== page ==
At the beginning of the pandemic, I felt very anxious. Since I couldn't see or talk to anyone, the performance came out of my need to feel a connection with other people, to ground myself in the intensity of what was going on, and to process it.
I'm sure you remember in the beginning when everyone thought, "We're going to shut down for a week or two." As that timeline evolved, events kept getting postponed until “later,” but we didn't know when that would be. This project was about trying to understand what "later" meant to us.
The other impetus for the piece was that all the Zoom events were not doing it for me. I wanted to explore what it would look like if, rather than trying to stream more of ourselves online, we limited a connection to just text and our imagination. In doing these performances, I found that the act of imagining together was a higher-fidelity experience, and it gave me a more embodied feeling than streaming my digital presence to another person.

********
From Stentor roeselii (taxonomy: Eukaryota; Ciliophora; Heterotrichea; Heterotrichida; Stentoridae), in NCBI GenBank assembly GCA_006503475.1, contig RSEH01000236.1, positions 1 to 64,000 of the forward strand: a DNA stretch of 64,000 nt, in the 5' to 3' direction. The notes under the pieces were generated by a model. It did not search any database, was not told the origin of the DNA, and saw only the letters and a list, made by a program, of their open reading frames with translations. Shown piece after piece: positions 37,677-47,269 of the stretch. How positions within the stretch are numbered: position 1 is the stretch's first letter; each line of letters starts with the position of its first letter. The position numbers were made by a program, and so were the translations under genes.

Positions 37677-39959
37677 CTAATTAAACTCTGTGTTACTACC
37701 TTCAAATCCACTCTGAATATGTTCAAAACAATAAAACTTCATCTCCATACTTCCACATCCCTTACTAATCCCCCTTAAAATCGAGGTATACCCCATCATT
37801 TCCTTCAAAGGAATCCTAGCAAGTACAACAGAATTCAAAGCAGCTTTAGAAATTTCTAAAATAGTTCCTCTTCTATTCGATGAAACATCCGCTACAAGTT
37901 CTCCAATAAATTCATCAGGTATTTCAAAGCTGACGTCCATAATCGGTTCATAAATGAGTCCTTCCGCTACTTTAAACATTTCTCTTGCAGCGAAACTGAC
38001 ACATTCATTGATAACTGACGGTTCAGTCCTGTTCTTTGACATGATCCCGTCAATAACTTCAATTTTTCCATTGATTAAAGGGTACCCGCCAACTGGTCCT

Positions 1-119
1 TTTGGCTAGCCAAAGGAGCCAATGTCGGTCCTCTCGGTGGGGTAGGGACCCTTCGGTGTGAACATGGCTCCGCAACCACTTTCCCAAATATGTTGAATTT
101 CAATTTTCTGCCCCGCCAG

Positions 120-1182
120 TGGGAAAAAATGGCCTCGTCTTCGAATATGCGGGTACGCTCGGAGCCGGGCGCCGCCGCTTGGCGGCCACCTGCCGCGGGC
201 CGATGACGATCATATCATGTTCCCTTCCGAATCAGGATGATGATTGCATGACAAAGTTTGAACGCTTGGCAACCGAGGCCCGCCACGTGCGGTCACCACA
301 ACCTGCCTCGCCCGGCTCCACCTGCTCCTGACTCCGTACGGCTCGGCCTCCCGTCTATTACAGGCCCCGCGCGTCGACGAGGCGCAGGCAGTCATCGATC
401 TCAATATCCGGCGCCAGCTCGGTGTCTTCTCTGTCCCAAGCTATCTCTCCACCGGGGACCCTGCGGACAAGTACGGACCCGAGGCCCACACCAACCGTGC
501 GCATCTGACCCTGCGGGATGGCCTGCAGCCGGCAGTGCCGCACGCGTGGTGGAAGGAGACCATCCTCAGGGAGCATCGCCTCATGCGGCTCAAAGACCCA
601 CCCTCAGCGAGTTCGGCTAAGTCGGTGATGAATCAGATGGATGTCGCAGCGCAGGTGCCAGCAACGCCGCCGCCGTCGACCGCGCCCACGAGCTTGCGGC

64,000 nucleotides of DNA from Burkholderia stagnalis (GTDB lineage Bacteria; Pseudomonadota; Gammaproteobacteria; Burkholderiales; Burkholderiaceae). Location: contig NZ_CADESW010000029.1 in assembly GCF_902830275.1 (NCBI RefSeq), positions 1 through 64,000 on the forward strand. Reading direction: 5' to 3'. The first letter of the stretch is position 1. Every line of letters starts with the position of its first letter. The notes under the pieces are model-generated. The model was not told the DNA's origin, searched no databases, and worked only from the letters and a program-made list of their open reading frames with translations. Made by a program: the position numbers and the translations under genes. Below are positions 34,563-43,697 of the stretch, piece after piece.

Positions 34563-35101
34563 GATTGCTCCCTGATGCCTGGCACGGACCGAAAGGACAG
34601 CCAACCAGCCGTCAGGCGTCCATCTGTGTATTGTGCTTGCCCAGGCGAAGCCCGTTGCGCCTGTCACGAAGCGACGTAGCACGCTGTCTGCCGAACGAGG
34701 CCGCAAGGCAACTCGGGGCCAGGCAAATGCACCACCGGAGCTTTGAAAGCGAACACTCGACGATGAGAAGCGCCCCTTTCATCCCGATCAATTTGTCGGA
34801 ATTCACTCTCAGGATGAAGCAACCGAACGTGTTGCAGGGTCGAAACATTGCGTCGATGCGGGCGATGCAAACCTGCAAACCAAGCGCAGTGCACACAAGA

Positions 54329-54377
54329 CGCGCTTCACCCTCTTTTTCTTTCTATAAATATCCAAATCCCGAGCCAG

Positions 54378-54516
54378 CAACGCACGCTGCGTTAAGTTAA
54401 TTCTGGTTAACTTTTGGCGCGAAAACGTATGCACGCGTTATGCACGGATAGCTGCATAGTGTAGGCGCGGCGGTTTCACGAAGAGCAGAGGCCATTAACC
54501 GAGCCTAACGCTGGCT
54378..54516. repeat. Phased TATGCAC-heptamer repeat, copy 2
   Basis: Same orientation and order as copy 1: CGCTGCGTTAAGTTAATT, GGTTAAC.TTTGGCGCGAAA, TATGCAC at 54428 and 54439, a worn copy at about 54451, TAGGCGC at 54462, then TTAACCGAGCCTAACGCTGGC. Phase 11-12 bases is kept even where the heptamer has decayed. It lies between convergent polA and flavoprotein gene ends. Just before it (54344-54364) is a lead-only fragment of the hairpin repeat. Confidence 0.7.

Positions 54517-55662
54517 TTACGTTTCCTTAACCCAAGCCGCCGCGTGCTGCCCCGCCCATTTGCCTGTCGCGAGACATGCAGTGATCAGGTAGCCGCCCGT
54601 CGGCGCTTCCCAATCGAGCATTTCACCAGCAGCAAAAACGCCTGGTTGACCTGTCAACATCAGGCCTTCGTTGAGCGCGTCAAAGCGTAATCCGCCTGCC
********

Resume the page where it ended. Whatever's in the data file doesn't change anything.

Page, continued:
You use that phrase, "highest fidelity," in the piece. What does that mean to you? I was imagining it in reference to being with somebody in person, but maybe it’s more about a connection you can feel.
A lot of my work involves interacting with people over video chat, and with that, sometimes it can feel like there’s a barrier hindering my ability to get in sync with someone. But what I realized with this piece is that “fidelity” was not just a matter of having a better internet connection or higher-resolution video. It’s more like a state of mind, or a matter of really being present with someone. It occurred to me that if the video part of the connection is put aside, we could focus on other aspects of presence.
It was also a provocation for myself, like, are in-person interactions always more intimate and meaningful? While I don't think it’s true, it is easier to be present with someone when you're in-person. But it isn’t because of the physicality, necessarily—I think it has to do with where we place our attention and what we're prioritizing.